Thursday, July 24, 2008

A Very Surprising Day!

We had pancakes and sausage for breakfast today (very American), and PB & J's with Ramen soup for lunch. Later she confessed she only liked the pancakes "some" but I think she enjoyed the Ramen even thought we all laughed how it was actually very American. You see, in Japan, Ramen soup is similar in that it has the same type of noodles, but the broth is very different, and it usually contains some kind of vegetables. After breakfast they pulled out the Trouble game again and had a lot of fun playing that with Savannah who was visiting this day. I titled this post as "surprising" because Yumi really surprised us today. She gave us many unexpected gifts she brought from Japan. Some were hand made by herself or her mother. Some of the other things were beautiful chop sticks, post cards, a beautiful sachet, origami paper and workbooks, and Japanese candy.
Sarah had tried several times to make a paper crane, so when Yumi produced the origami paper, she asked her to make one. Here Yumi is patiently demonstrating how to make a paper crane.
The paper crane has become an international symbol of peace in recent years as a result of it's connection to the story of a young Japanese girl named Sadako Sasaki born in 1943. Sadako was two years old when the atom bomb was dropped on Hiroshima, Japan on August 6, 1945. As she grew up, Sadako was a strong, courageous and athletic girl. In 1955, at age 11, while practicing for a big race, she became dizzy and fell to the ground. Sadako was diagnosed with Leukemia, "the atom bomb" disease.

Sadako's best friend told her of an old Japanese legend which said that anyone who folds a thousand paper cranes would be granted a wish. Sadako hoped that the gods would grant her a wish to get well so that she could run again. She started to work on the paper cranes and completed over 1000 before dying on October 25, 1955 at the age of twelve.The point is that she never gave up. She continued to make paper cranes until she died. Inspired by her courage and strength, Sadako's friends and classmates put together a book of her letters and published it. They began to dream of building a monument to Sadako and all the children killed by the atom bomb. Young people all over Japan helped collect money for the project. In 1958, a statue of Sadako holding a golden crane was unveiled in Hiroshima Peace Park.Today, people all over the world fold paper cranes and send them to Sadako's monument in Hiroshima.

We had read the story of Sadako a few years ago and proceeded to pull out the pictures we had collected. This was a good conversation with Yumi. With sign language she explained the bomb at Hiroshima and told us that her mother had once folded paper cranes to lay at the Peace Memorial.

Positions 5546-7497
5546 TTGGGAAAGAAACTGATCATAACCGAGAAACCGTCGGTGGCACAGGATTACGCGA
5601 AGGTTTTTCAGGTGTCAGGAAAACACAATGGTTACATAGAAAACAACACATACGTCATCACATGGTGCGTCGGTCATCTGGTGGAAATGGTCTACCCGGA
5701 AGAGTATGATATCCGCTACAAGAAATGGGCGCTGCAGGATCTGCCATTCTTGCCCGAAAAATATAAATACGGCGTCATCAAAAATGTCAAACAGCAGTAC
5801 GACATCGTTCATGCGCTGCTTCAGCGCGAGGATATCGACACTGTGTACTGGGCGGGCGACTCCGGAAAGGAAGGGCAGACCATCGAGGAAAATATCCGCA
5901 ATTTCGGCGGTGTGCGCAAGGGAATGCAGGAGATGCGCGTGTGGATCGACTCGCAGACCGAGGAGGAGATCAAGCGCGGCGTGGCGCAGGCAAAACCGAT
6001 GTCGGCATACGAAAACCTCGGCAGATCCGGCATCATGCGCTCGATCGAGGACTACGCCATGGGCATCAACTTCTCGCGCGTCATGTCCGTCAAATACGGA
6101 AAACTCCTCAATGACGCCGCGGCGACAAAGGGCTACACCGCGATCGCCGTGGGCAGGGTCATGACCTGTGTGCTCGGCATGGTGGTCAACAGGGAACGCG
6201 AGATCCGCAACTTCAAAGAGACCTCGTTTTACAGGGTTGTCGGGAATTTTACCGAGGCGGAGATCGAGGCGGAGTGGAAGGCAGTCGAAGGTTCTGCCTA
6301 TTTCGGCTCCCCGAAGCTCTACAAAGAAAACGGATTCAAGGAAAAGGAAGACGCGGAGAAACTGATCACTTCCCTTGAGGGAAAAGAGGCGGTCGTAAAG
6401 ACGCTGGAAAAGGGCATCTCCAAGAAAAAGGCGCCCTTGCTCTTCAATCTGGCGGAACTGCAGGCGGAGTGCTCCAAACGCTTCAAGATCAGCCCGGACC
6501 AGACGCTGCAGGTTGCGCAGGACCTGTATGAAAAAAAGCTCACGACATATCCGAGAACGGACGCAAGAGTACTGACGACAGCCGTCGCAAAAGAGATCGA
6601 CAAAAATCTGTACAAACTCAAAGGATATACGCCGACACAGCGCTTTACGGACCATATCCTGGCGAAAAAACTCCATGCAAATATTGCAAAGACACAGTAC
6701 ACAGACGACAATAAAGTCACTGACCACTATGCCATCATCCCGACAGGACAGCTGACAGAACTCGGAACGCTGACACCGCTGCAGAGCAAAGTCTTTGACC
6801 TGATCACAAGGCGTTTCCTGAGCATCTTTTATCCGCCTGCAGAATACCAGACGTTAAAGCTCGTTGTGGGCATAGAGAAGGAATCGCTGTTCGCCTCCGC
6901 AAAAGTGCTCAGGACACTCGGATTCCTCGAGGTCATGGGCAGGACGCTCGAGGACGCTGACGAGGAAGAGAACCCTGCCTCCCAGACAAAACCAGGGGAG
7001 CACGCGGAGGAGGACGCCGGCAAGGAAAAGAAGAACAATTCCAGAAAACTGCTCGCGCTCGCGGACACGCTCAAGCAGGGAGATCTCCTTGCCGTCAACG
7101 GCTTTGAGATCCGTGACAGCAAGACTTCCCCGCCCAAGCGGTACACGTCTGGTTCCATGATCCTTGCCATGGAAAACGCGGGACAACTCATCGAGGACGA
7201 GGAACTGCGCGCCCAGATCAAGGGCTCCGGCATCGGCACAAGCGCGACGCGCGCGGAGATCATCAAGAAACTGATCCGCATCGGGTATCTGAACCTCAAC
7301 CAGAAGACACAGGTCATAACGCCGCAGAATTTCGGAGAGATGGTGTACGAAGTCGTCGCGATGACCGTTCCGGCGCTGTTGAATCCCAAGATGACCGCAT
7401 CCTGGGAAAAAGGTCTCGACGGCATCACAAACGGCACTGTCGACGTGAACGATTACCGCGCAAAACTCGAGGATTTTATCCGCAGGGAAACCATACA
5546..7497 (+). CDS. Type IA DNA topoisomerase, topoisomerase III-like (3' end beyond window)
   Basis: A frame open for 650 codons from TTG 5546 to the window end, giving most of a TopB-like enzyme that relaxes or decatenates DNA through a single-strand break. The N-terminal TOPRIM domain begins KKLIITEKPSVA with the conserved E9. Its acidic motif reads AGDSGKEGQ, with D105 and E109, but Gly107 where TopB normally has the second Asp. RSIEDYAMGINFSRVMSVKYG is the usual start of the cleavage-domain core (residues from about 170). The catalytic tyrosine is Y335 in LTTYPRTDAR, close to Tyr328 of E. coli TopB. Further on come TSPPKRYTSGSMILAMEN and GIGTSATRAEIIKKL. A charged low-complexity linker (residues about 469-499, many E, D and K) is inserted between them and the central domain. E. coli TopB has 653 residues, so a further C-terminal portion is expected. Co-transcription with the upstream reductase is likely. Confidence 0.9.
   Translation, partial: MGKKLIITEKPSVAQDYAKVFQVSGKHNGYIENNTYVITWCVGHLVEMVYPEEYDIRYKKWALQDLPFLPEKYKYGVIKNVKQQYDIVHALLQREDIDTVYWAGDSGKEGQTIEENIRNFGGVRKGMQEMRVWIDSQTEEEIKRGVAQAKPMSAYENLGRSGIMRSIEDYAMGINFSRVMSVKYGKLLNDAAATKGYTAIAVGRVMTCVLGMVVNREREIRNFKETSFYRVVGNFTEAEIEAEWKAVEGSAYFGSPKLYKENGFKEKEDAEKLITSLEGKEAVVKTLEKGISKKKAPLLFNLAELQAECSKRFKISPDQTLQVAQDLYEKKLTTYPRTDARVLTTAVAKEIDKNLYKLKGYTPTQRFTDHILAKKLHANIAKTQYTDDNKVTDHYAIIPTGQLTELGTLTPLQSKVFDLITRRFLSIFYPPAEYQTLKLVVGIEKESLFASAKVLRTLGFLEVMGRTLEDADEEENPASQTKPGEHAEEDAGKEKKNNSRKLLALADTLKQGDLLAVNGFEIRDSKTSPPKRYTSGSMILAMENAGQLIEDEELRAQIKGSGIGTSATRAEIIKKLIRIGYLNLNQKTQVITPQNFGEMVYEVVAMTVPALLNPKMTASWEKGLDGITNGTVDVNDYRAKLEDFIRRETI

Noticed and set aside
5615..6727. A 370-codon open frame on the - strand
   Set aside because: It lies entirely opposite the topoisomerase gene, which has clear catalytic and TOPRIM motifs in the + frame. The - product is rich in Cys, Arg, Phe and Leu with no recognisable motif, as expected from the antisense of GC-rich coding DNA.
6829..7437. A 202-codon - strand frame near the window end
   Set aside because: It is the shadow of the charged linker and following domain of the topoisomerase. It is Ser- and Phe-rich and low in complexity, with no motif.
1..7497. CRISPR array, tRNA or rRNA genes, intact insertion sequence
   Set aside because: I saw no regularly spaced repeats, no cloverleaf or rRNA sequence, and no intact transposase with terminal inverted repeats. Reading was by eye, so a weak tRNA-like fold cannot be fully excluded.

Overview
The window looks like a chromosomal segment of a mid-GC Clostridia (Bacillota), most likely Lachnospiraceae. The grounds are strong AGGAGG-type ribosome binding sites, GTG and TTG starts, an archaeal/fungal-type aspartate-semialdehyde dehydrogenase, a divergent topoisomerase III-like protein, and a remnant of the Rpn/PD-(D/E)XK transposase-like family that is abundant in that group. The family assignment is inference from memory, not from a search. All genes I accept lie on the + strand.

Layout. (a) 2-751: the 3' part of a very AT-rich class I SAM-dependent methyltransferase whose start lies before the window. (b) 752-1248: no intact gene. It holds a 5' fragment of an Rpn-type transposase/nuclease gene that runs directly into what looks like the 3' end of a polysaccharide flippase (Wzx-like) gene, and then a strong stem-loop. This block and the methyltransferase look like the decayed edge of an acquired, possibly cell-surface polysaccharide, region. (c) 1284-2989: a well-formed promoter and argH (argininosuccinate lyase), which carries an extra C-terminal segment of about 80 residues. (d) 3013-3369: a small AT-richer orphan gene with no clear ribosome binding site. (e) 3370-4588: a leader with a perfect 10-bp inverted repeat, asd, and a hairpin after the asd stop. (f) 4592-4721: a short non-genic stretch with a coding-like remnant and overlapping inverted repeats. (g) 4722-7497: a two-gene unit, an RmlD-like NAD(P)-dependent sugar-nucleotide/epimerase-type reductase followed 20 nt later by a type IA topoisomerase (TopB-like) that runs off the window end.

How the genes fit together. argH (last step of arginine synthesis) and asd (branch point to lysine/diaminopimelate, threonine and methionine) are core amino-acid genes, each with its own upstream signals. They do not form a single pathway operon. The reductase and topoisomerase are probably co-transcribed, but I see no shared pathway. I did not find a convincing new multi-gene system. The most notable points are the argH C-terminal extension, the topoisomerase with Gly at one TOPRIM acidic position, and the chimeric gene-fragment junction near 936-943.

Sarah thought Yumi needed a break so she found some Japanese Anime cartoons on the demand cable channel. It was in Japanese with English subtitles. We already were aware that much of the original meaning is lost in translation, but they realized the truth of this more when Yumi would laugh at parts that they did not think were really funny.
While making more origami together and still struggling to communicate, Yumi produced an electronic translator. It helped a little, but sometimes it's just hard to reproduce in another language what you really want to say.
But having fun turns out to be a universal language. With these whistling candies Yumi brought from Japan, fun just happens! Besides being fun, they were also tasty!
The origami folding went on all day, these are just some of the samples. I put them on the piano because Yumi also surprised us by playing the piano, she played a beautiful Pachelbel Canon.
Hannah has a job walking the neighbors dogs, so we went along for the fresh air.
Our neighbor Bill came over to visit with Yumi. He was stationed in Japan while in the Marines and found out he had actually traveled closely to her home town. The one landmark that they could both identify through conversation was the Great Buddha of Kamakura. Although Yumi said she had never seen it, she was familiar with it. Bill told us that while traveling with a convoy of supply units through the region they were stopped at this site by Buddhist monks and men wearing Hakama and carrying swords. The convoy was not allowed to pass until a traditional wedding ceremony took place, which took several hours.

Today was wonderful and we look forward to more adventures tomorrow. My only hope is that we will be able to bless Yumi as much as she has blessed us. Not only with the gifts, but with what she has shared of her wonderful self!

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